Credit: ESA and NASA

Stars burst into life in the belly of the Whale Galaxy in this image from the NASA/ESA Hubble Space Telescope.

Explore the bright glow from the galaxy’s central bulge, the dust patterns and star clouds in the image. What pictures does your imagination create? Leave a note below.

NGC 4631, or the Whale Galaxy, is a spiral galaxy probably similar to our own Milky Way. We are seeing the galaxy edge-on, from the side. Instead of whirling spiral arms, we are peering at the bright galactic center through its dusty arms. The Whale Galaxy is experiencing a galactic starburst with many stars being formed in short period of time. Even as you peer deep in to the galaxy and outward along its spiral arms, look for blue patches of stars. These are hot, young stars.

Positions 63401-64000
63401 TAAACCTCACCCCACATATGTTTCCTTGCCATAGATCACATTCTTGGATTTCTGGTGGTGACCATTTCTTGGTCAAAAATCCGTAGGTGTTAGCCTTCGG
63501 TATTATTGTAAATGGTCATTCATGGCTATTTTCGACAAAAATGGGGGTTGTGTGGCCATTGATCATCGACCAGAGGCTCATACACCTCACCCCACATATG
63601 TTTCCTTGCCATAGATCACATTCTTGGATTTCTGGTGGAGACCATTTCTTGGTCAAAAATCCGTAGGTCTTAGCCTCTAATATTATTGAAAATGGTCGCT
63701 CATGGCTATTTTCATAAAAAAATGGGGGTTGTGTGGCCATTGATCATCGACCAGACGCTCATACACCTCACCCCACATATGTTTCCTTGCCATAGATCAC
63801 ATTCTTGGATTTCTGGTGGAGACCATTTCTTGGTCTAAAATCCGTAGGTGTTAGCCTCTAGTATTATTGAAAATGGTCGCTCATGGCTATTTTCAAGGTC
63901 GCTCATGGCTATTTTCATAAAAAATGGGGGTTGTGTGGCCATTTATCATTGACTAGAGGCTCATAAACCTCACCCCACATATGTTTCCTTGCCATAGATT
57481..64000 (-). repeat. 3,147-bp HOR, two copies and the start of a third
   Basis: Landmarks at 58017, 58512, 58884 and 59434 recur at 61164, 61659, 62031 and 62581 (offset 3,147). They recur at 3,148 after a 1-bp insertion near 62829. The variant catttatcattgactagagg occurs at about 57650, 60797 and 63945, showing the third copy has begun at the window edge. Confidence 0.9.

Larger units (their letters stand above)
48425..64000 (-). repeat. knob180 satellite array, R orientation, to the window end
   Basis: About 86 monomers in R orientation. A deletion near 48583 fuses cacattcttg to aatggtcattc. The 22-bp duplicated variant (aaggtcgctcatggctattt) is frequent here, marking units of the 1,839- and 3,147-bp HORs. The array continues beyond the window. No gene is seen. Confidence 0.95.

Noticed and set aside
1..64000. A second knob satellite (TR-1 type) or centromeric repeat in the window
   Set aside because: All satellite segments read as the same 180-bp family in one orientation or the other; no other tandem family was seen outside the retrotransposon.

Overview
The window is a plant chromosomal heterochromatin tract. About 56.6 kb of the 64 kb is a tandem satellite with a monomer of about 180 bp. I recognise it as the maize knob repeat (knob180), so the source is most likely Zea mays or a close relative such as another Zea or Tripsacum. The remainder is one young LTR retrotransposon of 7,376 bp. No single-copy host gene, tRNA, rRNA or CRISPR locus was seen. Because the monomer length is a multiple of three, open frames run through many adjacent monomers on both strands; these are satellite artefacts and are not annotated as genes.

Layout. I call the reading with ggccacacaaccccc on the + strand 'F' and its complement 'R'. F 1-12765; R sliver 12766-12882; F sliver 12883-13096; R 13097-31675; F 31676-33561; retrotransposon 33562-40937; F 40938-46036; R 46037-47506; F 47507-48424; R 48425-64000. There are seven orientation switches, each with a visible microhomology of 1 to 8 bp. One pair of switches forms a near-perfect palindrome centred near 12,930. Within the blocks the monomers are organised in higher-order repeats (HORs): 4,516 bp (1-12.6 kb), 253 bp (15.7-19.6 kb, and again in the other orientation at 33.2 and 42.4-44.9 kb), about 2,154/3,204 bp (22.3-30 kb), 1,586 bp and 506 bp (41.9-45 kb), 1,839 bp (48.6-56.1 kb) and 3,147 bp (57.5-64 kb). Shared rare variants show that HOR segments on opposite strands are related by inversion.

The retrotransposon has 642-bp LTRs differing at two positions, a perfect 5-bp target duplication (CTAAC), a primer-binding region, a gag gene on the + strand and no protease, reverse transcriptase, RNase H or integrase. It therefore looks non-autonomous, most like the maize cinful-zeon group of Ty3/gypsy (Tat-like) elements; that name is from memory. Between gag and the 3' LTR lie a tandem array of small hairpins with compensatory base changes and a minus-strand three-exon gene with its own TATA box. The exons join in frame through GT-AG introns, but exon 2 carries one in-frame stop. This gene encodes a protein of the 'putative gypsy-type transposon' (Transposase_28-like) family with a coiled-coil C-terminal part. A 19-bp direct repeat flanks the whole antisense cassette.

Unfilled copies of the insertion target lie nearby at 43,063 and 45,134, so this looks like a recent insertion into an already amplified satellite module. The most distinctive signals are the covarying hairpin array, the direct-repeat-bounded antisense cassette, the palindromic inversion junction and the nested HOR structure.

The Whale Galaxy is a fairly close galaxy; at least in the neighborhood. It is found about 30 million light-years from Earth toward the constellation of Canes Venatici, the Hunting Dogs. The galaxy is not even on both sides, suggesting a whale or fish shape to astronomers who first discovered and studied the galaxy.